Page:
Value Addition and Fortification in Non-Centrifugal Sugar (Jaggery): A Potential Source of Functional and Nutraceutical Foods

by Dr.Jaggery Team on August 25, 2021

Author(s)
 Priyanka Singh
 Sugar Chemistry Division, U.P. Council of Sugarcane Research, Shahjahanpur-242001, Uttar Pradesh, India

Govind. P. Rao
 Division of Plant Pathology, Indian Agricultural Research Institute, New Delhi-110012, India
and
Society for Conservation & Resource Development of Medicinal Plants, A-155, Weaver's Colony, Ashok Vihar, Phase-IV, New Delhi-110052 Delhi, India

 

Scientific Correspondence Journal
Sugar Tech | 27 July 2021

Balanced food is thought to be a healthier diet that will benefit human health in addition to the usual healthy diet requirements. It is also known as functional food, which is food that makes a clear claim of health benefits, as well as a claim of boosting the immune system. Besides, malnutri-tion and under nutrition are also of major concerns around the globe, especially in developing countries. Jaggery is a healthy non-centrifugal sugar (NCS) that is being used across many Asian/African countries and Colombia. Nowadays, different value-added food products made of jaggery are being used globally as part of daily cuisine, drinks, and desserts. ‘Gur’ is the Indian word for jaggery and is mentioned as a sweetener in Ayurvedic medicines for over 3000 years. However, the name jaggery is derived from the Portuguese word ‘jagara’ that means coarse brown sugar. Indian Refined white sugar consists of sucrose, while jaggery consists of minerals and vitamins along with glucose, fructose (invert sugars), and sucrose (Ghosh et al. 1998). The jaggery consists of mineral con- tent (calcium, phosphorous, magnesium, potassium, iron, zinc, copper, and vitamins (folic acid, B-complex, etc.)). Jaggery not only provides energy but also helps to avoid rheumatic diseases, bile disorders, weakness, muscle, nerve, and blood vessel relaxation, regulates blood pressure and decreases water accumulation, and raises hemoglobin levels to prevent anemia (Ghosh et al. 1998). According to Ayurveda, jaggery is found to be useful in the treatment of throat and lung infections.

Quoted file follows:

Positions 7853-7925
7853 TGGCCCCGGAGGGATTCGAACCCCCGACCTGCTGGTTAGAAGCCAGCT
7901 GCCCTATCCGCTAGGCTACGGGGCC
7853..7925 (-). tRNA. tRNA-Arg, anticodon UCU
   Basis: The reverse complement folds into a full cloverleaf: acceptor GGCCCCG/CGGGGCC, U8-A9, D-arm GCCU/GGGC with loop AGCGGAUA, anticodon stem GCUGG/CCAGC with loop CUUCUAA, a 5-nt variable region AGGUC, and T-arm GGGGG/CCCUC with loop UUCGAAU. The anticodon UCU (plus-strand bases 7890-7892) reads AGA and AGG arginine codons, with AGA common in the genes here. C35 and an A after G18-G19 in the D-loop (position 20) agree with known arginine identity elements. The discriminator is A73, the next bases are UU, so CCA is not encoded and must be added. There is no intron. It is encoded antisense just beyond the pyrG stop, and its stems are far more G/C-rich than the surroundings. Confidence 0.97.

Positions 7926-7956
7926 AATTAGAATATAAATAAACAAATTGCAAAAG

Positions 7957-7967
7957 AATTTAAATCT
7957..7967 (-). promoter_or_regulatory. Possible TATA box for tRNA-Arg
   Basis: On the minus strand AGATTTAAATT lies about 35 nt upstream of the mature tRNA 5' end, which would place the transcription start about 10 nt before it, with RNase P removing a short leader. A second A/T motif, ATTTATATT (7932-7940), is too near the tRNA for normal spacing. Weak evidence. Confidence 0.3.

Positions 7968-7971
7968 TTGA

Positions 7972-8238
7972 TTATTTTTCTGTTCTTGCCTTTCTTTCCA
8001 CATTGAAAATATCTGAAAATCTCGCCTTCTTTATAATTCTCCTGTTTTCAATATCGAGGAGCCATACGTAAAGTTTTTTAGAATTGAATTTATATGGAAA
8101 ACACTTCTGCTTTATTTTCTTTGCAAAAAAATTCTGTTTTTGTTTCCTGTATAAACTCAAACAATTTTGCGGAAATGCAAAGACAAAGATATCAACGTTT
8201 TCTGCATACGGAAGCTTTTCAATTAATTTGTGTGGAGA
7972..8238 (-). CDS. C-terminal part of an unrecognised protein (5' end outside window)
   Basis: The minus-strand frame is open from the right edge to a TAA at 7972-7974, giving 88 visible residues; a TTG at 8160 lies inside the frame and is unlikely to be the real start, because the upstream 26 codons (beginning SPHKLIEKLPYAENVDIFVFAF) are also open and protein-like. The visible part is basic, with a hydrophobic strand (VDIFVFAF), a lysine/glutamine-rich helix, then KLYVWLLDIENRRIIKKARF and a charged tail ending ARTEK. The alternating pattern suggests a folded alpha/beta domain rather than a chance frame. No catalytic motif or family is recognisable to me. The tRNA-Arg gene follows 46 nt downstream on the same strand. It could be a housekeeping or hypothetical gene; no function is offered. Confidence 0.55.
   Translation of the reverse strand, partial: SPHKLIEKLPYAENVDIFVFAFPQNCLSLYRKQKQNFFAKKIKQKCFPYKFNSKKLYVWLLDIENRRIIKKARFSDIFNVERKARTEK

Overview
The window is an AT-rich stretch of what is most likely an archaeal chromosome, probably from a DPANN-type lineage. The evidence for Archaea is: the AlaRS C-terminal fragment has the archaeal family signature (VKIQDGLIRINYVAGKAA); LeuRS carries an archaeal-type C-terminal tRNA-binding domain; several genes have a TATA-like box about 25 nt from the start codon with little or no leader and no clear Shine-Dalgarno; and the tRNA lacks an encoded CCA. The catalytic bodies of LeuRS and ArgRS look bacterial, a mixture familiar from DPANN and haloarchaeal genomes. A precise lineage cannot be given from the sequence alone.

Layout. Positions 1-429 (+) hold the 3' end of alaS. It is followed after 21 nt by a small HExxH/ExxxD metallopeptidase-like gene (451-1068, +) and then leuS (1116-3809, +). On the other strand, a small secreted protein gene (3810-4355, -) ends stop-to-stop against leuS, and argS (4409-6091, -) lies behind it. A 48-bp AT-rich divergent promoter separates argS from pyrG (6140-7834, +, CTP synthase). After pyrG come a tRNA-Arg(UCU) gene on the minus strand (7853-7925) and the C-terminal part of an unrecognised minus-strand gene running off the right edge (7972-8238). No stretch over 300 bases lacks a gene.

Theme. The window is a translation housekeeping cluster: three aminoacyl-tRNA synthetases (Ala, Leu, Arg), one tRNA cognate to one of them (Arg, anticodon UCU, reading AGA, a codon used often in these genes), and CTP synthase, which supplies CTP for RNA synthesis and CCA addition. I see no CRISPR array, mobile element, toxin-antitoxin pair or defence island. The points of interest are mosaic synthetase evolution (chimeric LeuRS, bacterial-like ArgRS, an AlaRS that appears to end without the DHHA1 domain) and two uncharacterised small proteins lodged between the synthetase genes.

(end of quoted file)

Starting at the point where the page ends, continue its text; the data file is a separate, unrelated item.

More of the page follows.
Click here to view the full article
https://link.springer.com/article/10.1007%2Fs12355-021-01020-3



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